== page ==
Unless the desiccant used can destroy the peroxides, they will concentrate during distillation due to their higher boiling point. When sufficient peroxides have formed, they can form a crystalline and shock sensitive solid precipitate. When this solid is formed at the mouth of the bottle, turning the cap may provide sufficient energy for the peroxide to detonate. Peroxide formation is not a significant problem when solvents are used up quickly; they are more of a problem for laboratories which take years to finish a single bottle. Ethers have to be stored in the dark in closed canisters in the presence of stabilizers like butylated hydroxytoluene (BHT) or over sodium hydroxide.

Peroxides may be removed by washing with acidic iron(II) sulfate, filtering through alumina, or distilling from sodium/benzophenone. Alumina does not destroy the peroxides; it merely traps them. The advantage of using sodium/benzophenone is that moisture and oxygen are removed as well.

Health Effects
General health hazards associated with solvent exposure include toxicity to the nervous system, reproductive damage, liver and kidney damage, respiratory impairment, cancer, and dermatitis.

Many solvents can lead to a sudden loss of consciousness if inhaled in large amounts. Solvents like diethyl ether and chloroform have been used in medicine as anesthetics, sedatives, and hypnotics for a long time. Ethanol (grain alcohol) is a widely used and abused psychoactive drug. Diethyl ether, chloroform, and many other solvents are used recreationally in glue sniffing, often with harmful long term health effects like neurotoxicity or cancer. Methanol can cause permanent blindness and death. It is also dangerous because it burns with an invisible flame.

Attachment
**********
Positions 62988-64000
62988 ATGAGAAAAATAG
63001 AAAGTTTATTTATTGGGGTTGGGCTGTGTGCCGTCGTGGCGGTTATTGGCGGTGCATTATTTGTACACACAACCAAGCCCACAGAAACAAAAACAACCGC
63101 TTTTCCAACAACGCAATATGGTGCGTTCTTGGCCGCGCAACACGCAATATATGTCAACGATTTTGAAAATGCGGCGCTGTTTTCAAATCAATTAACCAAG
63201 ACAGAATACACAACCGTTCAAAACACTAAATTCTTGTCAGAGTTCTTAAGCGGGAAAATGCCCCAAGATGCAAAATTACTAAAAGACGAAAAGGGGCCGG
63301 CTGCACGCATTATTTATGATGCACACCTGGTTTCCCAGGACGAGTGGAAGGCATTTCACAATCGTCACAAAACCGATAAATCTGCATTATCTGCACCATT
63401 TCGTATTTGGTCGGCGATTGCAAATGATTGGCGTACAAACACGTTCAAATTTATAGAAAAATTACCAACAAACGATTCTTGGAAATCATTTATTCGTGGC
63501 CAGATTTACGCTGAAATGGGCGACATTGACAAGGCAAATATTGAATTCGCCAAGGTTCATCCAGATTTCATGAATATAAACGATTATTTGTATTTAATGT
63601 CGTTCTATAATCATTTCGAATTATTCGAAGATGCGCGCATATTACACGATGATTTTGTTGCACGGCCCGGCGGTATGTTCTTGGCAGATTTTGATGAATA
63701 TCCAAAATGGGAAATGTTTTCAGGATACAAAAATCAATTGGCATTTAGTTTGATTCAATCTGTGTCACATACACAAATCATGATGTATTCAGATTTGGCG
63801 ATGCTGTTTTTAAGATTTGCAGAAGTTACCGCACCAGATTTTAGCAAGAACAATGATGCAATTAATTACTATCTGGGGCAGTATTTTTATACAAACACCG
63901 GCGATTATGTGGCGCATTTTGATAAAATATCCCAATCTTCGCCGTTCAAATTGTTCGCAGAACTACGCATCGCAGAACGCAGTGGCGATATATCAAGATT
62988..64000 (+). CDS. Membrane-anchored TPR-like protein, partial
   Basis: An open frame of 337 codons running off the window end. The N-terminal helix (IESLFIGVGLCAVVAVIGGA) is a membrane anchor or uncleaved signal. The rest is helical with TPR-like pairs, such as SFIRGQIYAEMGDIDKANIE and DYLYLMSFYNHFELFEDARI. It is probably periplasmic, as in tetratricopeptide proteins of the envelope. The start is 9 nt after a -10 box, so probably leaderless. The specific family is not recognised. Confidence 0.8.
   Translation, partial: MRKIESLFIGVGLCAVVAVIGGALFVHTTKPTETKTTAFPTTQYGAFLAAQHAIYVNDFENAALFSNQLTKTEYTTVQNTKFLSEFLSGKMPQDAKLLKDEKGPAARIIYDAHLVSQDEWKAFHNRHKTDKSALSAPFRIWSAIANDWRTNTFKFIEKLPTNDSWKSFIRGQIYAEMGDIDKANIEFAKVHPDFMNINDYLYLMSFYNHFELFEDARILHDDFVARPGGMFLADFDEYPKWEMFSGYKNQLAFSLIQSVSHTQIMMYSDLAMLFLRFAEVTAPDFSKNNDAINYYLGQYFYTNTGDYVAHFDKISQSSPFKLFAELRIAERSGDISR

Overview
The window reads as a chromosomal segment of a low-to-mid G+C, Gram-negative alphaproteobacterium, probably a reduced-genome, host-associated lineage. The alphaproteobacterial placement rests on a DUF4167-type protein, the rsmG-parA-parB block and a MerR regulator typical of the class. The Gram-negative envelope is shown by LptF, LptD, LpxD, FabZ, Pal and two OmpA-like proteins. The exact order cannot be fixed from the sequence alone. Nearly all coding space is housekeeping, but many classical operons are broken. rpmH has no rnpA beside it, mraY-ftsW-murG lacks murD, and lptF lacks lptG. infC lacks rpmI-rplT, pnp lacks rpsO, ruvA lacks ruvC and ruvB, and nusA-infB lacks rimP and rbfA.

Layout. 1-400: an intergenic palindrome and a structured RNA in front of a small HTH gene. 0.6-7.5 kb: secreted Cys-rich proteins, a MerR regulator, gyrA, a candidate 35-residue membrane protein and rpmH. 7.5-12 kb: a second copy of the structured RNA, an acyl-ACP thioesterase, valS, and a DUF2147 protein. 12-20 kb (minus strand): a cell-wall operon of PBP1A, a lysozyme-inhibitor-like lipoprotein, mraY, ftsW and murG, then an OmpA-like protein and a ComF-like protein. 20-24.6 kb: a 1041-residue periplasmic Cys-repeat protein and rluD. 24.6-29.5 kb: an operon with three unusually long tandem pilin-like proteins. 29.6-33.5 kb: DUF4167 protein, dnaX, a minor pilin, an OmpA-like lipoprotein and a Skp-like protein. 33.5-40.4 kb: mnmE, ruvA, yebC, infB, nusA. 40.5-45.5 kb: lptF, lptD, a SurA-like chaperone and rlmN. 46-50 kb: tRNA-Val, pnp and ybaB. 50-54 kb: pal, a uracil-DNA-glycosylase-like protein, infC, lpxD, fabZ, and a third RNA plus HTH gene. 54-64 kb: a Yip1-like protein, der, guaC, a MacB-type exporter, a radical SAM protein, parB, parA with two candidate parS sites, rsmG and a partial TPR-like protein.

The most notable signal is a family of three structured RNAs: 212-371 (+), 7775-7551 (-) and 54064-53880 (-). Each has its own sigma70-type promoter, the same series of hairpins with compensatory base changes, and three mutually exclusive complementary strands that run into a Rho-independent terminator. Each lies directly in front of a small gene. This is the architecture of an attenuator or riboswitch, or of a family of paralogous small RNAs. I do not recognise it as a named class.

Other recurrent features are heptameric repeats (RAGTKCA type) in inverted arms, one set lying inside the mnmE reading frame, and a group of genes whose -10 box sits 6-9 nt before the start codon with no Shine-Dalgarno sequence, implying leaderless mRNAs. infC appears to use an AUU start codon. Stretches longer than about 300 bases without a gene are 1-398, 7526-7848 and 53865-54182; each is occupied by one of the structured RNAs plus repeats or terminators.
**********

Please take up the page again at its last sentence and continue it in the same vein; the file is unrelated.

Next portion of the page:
It is interesting to note that ethanol has a synergistic effect when taken in combination with many solvents. For instance a combination of toluene/benzene and ethanol causes greater nausea/vomiting than either substance alone.
Some solvents including chloroform and benzene (an ingredient of gasoline) are carcinogenic. Many others can damage internal organs like the liver, the kidneys, or the brain.

Chronic exposure to organic solvents in the work environment can produce a range of adverse neuropsychiatric effects. For example, occupational exposure to organic solvents has been associated with higher numbers of painters suffering from alcoholism.

General Precautions

  • Avoid being exposed to solvent vapors by working in a fume hood, or with local exhaust ventilation (LEV), or in a well ventilated area
  • Keep the storage containers tightly closed
  • Never use open flames near flammable solvents; use central heating or electrical heating instead
  • Never flush flammable solvents down the drain; read safety data sheets for proper disposal information
  • Avoid the inhalation of solvent vapors
  • Avoid contact of the solvent with the skin — many solvents are easily absorbed through the skin. They also tend to dry the skin and may cause sores and wounds.

Environmental Contamination
A major pathway to induce health effects arises from spills or leaks of solvents that reach the underlying soil. Since solvents readily migrate substantial distances, the creation of widespread soil contamination is not uncommon; there may be about 5000 sites worldwide that have major subsurface solvent contamination; this is particularly a health risk if aquifers are affected.